and more not present on fieldtrips, or even not found and were filled out in such a way that it
was hardly possible to draw accurate conclusions.

Responsibilities of MSF
In the quarterly report of April 2000 most indicators were reported to be achieved, except for
the sputum conversion at 2 months, which was 42,5 (target >85%). The project was extended
until September 2001 to allow adequate time to treat a large number of patients and to widen
the scope of the project (advocacy and sustainability). At the end of April 2000, 73/100.000
sputum positive patients were on treatment.v At the end of August 2000, these were
In response to the midterm evaluation (December 2000) MSF was confused about the
intended definition of “case detection”. At the time there was no information from surveys to
allow estimation of the annual risk neither of infection nor of a true detection rate.
After the mid term evaluation new guidelines were drawn. The hope for the Nujiang project to
become a pilot project was removed from the original text.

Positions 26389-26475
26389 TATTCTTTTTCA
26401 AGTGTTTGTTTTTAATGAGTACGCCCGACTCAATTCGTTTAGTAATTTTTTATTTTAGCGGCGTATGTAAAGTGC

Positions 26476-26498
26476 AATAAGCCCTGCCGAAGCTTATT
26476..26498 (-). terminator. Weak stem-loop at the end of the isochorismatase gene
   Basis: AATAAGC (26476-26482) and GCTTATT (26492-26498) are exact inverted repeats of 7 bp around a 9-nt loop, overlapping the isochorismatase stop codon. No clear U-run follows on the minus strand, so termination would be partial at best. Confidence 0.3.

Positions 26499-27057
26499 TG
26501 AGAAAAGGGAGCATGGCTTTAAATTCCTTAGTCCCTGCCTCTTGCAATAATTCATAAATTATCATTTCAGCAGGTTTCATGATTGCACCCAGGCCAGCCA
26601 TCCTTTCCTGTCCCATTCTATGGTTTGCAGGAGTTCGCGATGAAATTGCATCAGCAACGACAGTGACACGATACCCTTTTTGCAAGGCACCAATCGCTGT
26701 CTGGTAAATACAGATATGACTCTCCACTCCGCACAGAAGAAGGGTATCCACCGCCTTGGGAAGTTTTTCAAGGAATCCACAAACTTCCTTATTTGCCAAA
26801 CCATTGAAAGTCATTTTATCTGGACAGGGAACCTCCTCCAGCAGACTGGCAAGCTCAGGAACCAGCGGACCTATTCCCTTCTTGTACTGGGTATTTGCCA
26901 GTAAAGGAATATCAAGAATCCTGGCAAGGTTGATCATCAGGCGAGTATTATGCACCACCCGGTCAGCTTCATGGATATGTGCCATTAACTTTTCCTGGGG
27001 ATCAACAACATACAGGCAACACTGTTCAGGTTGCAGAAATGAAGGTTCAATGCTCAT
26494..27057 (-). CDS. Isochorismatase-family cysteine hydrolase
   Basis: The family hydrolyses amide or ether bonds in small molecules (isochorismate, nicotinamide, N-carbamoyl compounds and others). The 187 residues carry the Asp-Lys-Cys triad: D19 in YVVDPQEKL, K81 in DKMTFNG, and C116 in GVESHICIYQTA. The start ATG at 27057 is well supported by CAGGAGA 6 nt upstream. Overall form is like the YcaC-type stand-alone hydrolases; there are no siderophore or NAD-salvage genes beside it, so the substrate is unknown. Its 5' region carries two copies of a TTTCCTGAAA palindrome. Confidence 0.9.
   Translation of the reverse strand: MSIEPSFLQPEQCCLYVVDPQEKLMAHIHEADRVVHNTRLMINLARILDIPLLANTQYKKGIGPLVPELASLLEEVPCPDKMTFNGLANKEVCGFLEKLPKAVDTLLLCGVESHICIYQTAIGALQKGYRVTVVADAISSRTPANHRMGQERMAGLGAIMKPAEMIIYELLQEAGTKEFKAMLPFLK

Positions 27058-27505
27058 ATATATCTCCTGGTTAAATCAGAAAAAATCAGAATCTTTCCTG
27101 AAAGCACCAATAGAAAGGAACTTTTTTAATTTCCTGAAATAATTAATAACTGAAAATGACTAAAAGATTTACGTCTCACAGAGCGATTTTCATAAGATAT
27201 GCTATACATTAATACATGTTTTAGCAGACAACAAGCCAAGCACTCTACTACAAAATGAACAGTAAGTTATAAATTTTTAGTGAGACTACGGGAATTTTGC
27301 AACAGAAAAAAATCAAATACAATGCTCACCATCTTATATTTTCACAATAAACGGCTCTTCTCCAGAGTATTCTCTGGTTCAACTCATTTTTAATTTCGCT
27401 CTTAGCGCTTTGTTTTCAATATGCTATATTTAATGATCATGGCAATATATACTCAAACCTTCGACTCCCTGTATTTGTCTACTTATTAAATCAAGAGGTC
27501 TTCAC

In the September 2000 quarterly report a remark was made that the project proposal was not
addressing the higher objectives of advocacy and sustainability yet. The focus had been on
the evaluation of the work and strengthening DOTS after finding low sputum conversion
rates. The only difference in the reporting of the indicators was that the sputum conversion at
2&3 months was 64%.
MSF expressed in November 2000 the need for writing results of sputum tests in the registers
as soon as they are available in stead of transferring them from one piece of paper to the other
before properly recording themvi, since through the reviewing of the registers incorrect record
keeping was revealed. In December 2000 it was felt urgent to have some form of standardized
data/information reporting to the Health Advisor in future (e.g. regular report made to
authorities, bi-monthly medical report format).

In the MSF year 2000 report the remark was made that the project indicators were based on